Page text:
Q Joe, I'm not sure what you make of the Russian decision to bolster their supply of tactical nuclear battlefield weapons?

MR. LOCKHART: Yes. Let me say this, that under an agreement signed in the early '90s, the START Treaty, Russia agreed to dismantle their tactical weapons. We have received no authoritative report or communication that they have made any decision to undo that decision. There have been some reports in the newspapers; with those reports, we are taking this up at the appropriate level to try to receive a more accurate assessment.

Q Do you think there could be any connection with Kosovo?

MR. LOCKHART: We have no authoritative report of what they're doing, so I can't speculate on what it could mean.

Q Joe, in the NBC interview, the President called for a national campaign in response to what occurred at Columbine High School, and he likened it to the campaigns to help reduce drunken driving and teen pregnancy. But in those cases, the outcome, the objective was clear. Here, what would the objective be?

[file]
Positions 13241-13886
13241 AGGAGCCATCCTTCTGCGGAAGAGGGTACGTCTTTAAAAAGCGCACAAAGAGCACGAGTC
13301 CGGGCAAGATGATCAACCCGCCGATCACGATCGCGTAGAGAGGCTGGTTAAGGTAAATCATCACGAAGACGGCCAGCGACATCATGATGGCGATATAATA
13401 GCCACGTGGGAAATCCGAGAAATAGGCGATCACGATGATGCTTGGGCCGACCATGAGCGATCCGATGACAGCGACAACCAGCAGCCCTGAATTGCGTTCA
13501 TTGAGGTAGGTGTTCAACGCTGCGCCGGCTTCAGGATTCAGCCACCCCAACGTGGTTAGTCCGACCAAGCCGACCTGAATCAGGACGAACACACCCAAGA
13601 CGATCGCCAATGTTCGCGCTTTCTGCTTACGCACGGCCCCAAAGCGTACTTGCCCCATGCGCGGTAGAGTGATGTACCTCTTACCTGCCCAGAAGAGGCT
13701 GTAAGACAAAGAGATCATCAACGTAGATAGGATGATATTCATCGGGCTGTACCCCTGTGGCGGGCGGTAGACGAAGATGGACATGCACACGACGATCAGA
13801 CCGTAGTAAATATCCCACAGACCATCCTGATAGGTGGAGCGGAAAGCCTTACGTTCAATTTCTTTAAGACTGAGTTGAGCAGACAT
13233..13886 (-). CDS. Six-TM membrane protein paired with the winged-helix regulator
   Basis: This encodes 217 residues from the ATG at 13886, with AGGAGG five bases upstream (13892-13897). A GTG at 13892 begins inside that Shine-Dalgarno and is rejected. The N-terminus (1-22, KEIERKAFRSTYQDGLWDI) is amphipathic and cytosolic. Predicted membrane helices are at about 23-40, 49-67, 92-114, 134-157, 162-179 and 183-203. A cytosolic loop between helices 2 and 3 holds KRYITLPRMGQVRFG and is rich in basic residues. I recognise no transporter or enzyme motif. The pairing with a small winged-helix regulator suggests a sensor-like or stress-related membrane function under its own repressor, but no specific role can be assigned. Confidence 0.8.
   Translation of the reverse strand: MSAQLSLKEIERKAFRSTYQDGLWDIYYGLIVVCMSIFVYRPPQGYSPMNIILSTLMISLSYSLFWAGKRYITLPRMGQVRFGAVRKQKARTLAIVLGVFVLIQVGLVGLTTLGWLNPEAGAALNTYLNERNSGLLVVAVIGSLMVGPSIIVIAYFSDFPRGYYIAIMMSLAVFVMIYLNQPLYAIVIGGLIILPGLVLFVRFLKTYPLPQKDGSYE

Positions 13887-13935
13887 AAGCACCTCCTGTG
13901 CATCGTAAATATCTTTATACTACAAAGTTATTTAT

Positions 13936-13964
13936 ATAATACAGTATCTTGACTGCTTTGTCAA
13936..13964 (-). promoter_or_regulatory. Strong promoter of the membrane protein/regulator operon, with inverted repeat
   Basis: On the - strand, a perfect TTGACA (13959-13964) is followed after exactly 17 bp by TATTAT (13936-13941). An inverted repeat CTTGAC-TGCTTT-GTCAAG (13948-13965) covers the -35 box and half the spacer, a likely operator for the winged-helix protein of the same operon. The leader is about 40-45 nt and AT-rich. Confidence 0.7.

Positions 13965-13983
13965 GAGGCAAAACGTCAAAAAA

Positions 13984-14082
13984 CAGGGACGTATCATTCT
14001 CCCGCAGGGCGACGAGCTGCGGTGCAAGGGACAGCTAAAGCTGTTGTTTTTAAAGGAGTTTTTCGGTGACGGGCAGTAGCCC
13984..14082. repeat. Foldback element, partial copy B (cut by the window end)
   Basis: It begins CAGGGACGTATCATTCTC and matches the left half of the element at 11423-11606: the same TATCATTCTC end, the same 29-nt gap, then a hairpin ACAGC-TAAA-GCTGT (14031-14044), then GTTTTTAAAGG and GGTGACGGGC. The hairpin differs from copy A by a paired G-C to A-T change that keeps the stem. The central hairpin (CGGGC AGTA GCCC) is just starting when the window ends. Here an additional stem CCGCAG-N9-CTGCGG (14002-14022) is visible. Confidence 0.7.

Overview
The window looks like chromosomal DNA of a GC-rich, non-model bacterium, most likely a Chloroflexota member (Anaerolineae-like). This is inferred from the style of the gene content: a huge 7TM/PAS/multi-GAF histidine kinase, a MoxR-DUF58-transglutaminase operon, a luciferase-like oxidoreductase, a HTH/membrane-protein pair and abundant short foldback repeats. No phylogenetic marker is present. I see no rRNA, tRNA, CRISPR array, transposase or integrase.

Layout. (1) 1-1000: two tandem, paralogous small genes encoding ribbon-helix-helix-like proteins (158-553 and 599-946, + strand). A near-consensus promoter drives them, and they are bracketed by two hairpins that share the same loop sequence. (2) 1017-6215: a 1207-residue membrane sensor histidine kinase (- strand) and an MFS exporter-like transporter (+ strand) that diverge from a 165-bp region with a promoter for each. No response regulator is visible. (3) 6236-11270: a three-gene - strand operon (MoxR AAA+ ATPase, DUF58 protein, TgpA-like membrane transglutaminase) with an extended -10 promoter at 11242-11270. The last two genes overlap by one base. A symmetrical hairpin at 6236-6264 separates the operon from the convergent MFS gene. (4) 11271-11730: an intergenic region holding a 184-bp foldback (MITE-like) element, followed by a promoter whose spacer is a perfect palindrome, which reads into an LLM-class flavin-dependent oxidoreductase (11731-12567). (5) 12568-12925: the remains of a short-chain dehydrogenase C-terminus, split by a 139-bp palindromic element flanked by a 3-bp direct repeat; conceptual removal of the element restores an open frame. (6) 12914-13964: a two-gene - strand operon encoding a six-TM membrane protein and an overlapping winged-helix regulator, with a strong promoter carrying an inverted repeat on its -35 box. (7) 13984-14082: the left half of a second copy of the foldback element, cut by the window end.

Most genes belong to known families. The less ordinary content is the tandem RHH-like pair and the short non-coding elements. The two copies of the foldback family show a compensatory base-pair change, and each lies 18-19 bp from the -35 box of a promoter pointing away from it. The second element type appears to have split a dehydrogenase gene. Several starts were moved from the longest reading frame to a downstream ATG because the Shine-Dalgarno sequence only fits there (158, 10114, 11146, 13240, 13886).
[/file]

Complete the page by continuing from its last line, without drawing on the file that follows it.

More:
MR. LOCKHART: I think if you go back to the genesis of those national efforts, it took some time to figure out how to do this, how to energize, how to corral all of the different resources we have around the country and that's one of the reasons that he, sometime over the next couple of weeks, wants to bring some people here to Washington, have a strategy session to talk about how we do that.

And that's one of the --

Q But what's the goal?

MR. LOCKHART: The goal is to do everything we can to make sure that the kind of violence we have with young people, both in and out of school, that we've done everything we can to make sure that it doesn't happen.

Q Joe, when he has that strategy session, would there be a seat for the NRA at the table?

MR. LOCKHART: I don't know. We're just in the beginning phases of this. I think the President talked in the interview yesterday about how this was something that he and the First Lady spent a couple days talking about. We're now trying to put some of those thoughts into practice and details like that we can provide over the next few weeks.